t sucks when your sleep is ruined by a bad dream so terrifying that it jolts you awake. But the next time that happens to you, take heart in knowing that nightmares are good for you.
At least that’s what some people believe.
New York Magazine’s human behavior-focused site Science of Us recently posted a video titled, “The Good Side of Bad Dreams.” According to this animated video, some sleep researchers believe that nightmares are cathartic, providing an emotional release of anxieties and stress from the waking world.
“The things that concern us most while we’re awake continue to mess with us when we sleep,” the video’s narrator explains. He continues, “Your unconscious brain takes your abstract fears and turns them into stories in the form of nightmares.”
Basically, your unconscious brain takes your nebulous fears and turns them into nightmarish stories.
The narrator continues, “Memories are easier for the human mind to deal with than vague anxieties about the world around us. A memory might make you feel bad, but your brain thinks of it as something in the past, and, therefore, something you don’t need to panic about in the present.”
So nightmares are beneficial because they help distance you from your fears.
Psychotherapist Dr. Alex Lukeman agrees that, after your freaky dreams make you wet the bed, you should be thankful for your nightmares. “They are a gift not a curse,” he says. “The nightmare is a way for our unconscious mind to get our conscious, waking attention.” He continues explaining, “They aren’t bad in themselves – they may be disturbing to us, but once we understand how to work with them, they can be a valuable and practical resource.”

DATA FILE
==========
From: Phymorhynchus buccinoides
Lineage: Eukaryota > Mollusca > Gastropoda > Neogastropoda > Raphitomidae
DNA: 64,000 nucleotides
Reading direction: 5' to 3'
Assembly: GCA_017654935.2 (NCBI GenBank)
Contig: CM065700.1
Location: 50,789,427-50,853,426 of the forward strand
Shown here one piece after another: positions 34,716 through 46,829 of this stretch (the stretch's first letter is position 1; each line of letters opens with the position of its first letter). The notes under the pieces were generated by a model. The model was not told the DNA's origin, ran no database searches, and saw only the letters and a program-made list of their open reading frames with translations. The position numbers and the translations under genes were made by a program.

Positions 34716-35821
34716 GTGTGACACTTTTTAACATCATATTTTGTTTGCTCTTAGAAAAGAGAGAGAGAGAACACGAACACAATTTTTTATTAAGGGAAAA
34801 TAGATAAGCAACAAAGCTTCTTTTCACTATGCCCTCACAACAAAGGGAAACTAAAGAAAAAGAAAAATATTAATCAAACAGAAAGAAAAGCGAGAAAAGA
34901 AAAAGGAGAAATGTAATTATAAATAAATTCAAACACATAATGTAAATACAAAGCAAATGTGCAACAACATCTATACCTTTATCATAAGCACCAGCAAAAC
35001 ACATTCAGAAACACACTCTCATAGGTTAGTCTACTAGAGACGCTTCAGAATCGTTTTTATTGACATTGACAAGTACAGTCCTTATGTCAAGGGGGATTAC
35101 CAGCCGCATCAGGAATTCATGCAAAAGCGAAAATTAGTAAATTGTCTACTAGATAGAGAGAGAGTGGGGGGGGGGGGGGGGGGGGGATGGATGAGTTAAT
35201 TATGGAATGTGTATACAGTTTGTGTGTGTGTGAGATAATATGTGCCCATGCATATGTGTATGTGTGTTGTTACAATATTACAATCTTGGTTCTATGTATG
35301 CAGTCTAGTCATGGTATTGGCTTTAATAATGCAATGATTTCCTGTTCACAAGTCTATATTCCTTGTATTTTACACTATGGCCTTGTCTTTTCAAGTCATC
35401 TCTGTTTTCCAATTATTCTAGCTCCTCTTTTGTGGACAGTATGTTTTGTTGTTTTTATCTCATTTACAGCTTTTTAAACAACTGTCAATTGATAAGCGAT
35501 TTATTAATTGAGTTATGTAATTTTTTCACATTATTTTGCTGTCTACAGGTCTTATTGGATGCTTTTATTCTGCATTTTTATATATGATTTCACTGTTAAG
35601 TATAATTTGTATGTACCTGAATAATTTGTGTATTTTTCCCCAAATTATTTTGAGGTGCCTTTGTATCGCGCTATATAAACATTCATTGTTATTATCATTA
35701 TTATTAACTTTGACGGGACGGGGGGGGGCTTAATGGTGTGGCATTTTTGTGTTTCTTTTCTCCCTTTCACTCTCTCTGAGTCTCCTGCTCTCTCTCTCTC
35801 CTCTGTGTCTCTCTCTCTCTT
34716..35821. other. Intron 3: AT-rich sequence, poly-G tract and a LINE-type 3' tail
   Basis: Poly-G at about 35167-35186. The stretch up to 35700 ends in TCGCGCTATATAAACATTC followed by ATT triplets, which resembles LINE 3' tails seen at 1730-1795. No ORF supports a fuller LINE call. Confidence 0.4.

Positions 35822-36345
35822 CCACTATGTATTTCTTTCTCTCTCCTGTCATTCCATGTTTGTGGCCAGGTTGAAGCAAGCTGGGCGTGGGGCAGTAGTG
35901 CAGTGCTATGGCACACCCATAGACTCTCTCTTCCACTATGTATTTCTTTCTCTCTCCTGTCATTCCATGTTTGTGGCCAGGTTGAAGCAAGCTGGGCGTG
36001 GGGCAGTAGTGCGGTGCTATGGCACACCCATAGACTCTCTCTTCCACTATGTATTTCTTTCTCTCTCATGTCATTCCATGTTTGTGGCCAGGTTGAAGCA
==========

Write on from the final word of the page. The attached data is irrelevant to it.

Unfortunately, in order to gain that understanding, you have to buy Dr. Lukeman’s book, Nightmares, How to Make Sense of Your Darkest Dreams.
Although some researchers assert that bad dreams are actually good for you, I’ll take a cool dream about flying around in a spaceship over a nightmare any day.
WebMD says that “one out of every two adults has nightmares on occasion. And between 2% and 8% of the adult population is plagued by nightmares.” Do you have nightmares? And, if so, how often? Share your night terrors with us by leaving a comment below.